Talk:Apache HTTP Server

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Keep getting PID-errors: systemd[1]: PID file /run/httpd/ not readable (yet?) after start. (even when modules/ is disabled)

About the PHP Installation, mod_mpm_prefork seems not the best choice: I would vote for mod_proxy_handler

Beta990 (talk) 15:14, 16 March 2014 (UTC)


If the service httpd don't start, take a look at /var/log/httpd/error_log. If appears this line: -[alert] (EAI 2)Name or service not known: mod_unique_id: unable to find IPv4 address of "myhost" you must uncomment the line: LoadModule unique_id_module. Restart httpd and now it should work. --Nak 17:22, 22 April 2007 (GMT+1)

Using SSL

Could the SSL section be expanded to include how to use .htaccess and mod_rewrite to redirect traffic for certain sections or the whole site? I found apache2-forcing-all-inbound-traffic-to-ssl to be a useful resource in this respect. Corburn 13:58, 23 March 2012 (EDT)

User Directories

Continuing discussion from the main page, you do not have to make your home directory world-readable in order to make your public_html directory available to the web server. To minimize home directory exposure, I generally set the permission for both /home/$USER and /home/$USER/public_html to 0750 and change the group ownership to http. E.g.:

mkdir -p $HOME/public_html
chmod 0750 $HOME $HOME/public_html
chown $USER:http $HOME $HOME/public_html

That way you have given only read (descend into) permission to the web server user for both your home directory and your userdir. David C. Rankin, J.D.,P.E. -- Rankin Law Firm, PLLC (talk) 07:22, 25 August 2015 (UTC)

userdir disable

I think that section need add:

#LoadModule userdir_module modules/

to fully disable userdir.

Jabalv (talk) 18:48, 25 December 2013 (UTC)

According to [1]:
"User directory substitution is not active by default in versions 2.1.4 and later. In earlier versions, UserDir public_html was assumed if no UserDir directive was present."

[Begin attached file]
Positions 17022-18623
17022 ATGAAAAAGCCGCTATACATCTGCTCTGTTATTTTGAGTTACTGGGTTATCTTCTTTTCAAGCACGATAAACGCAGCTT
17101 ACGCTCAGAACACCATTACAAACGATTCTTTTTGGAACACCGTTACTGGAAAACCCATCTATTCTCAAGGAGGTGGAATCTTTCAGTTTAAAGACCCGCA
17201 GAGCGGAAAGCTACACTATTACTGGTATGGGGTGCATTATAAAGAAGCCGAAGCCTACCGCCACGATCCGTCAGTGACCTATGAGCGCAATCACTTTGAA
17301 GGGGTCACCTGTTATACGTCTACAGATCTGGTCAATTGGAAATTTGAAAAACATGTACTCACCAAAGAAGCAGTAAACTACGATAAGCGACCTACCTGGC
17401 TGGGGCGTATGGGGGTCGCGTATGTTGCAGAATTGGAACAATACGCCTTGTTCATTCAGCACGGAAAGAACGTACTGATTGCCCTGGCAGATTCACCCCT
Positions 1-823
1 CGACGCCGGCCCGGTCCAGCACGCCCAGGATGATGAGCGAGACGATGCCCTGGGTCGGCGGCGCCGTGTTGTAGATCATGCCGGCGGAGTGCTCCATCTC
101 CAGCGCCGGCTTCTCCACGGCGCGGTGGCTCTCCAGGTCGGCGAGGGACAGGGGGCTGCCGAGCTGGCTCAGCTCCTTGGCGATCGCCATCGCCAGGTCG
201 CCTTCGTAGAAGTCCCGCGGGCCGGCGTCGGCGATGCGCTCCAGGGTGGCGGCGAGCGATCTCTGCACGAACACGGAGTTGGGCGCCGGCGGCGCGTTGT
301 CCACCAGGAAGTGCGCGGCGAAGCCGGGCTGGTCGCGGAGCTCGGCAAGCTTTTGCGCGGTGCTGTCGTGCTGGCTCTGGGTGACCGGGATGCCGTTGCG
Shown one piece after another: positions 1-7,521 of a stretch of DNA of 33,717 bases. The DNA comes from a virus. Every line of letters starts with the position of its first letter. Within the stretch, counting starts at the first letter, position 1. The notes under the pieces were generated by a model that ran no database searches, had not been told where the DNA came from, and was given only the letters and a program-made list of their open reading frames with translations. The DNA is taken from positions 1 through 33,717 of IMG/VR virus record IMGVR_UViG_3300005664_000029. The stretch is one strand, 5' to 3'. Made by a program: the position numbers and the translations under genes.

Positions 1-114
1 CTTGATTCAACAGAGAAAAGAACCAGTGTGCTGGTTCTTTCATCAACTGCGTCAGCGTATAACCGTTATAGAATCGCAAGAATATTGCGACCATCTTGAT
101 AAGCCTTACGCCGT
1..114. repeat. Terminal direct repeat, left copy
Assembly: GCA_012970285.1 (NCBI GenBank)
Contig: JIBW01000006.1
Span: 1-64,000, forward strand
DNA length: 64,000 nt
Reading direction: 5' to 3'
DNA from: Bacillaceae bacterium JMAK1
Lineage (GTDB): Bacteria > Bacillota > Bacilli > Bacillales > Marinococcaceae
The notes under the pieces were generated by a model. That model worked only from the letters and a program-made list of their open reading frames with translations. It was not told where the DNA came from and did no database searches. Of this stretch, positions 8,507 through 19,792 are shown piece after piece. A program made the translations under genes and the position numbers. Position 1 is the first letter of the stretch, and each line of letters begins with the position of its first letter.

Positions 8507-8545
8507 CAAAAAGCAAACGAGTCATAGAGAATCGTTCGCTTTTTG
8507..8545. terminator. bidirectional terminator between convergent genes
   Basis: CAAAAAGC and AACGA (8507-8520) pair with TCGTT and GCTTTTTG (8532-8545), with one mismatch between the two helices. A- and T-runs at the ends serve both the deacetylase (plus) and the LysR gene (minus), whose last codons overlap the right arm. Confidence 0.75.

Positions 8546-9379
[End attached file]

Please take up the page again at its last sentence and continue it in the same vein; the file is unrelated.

So I think it is safe to just not include the conf. --Lonaowna (talk) 18:20, 23 August 2014 (UTC)

Which MPM to use with php-fpm and mod_proxy_fcgi?

The section about php-fpm and mod_proxy_fcgi does not say which MPM (event, prefork, worker) is optimal for this configuration. If I understand correctly (but I'm not an expert), the default mpm_event_module would be the best choice. It would be good to document this, because users coming from a mod_php / mpm_prefork_module configuration would need to actively switch back to mpm_event_module. --Marcvangend (talk) 09:24, 23 November 2015 (UTC)

The best MPM to use is to be determined by individual benchmarks. But event MPM should be good as a default.

A good start would be to, at least, describe what MPMs are and what their main use is, since the term is used multiple times in the article. Something like:
Apache can be configured to use _one_ of several Multi-Processing Modules (MPMs), which affect performance and the way it allocates resources in response to requests. mpm-prefork: ... mpm-worker: ... mpm-event: ... has a short summary of MPM specifics; but we should put up something more informative. :--Nodiscc (talk) 02:54, 18 November 2017 (UTC)

Shouldn't this page mention the need to disallow access to root directory?

Now I'm not an admin of an Apache server, so what I'm saying here is not necessarily correct. I was just browsing through Apache docs, and I found something that might be very interesting here.

To be more exact, states (in bold) that:

Note that the default access for <Directory "/"> is to permit all access. This means that Apache httpd will serve any file mapped from an URL. It is recommended that you change this with a block such as

<Directory "/">
  Require all denied

and then override this for directories you want accessible. See the Security Tips page for more details.

Okay, that sounds serious. Yet this article just claims that "The default configuration file should be fine for a simple setup."

Am I right in my supposition that this recommendation should be changed to match the recommendation of Apache docs?

—This unsigned comment is by Kmph (talk) 2016-01-03T18:41:59. Please sign your posts with ~~~~!

Hi, thanks for you concern.
The default /etc/httpd/conf/httpd.conf provided by the Arch apache package already contains the following:
# Deny access to the entirety of your server's filesystem. You must
# explicitly permit access to web content directories in other
# <Directory> blocks below.
<Directory />
    AllowOverride none
    Require all denied
So, there shouldn't be any issue.
Lonaowna (talk) 18:31, 3 January 2016 (UTC)
Comment: Close topic.--Fengchao (talk) 07:46, 1 September 2017 (UTC)


The article says: "After obtaining a key and certificate, make sure the SSLCertificateFile and SSLCertificateKeyFile lines in /etc/httpd/conf/extra/httpd-ssl.conf point to the key and certificate."

In my experience the SSLCertificateChainFile variable needs also to be defined, at least when using Let's Encrypt. This way I fixed problems at downloading stuff with wget from my server. It also improved SSL rating of my server from B to A (via

Fturco (talk) 13:35, 18 July 2016 (UTC)

Comment: Instruction added, close. --Fengchao (talk) 07:43, 1 September 2017 (UTC)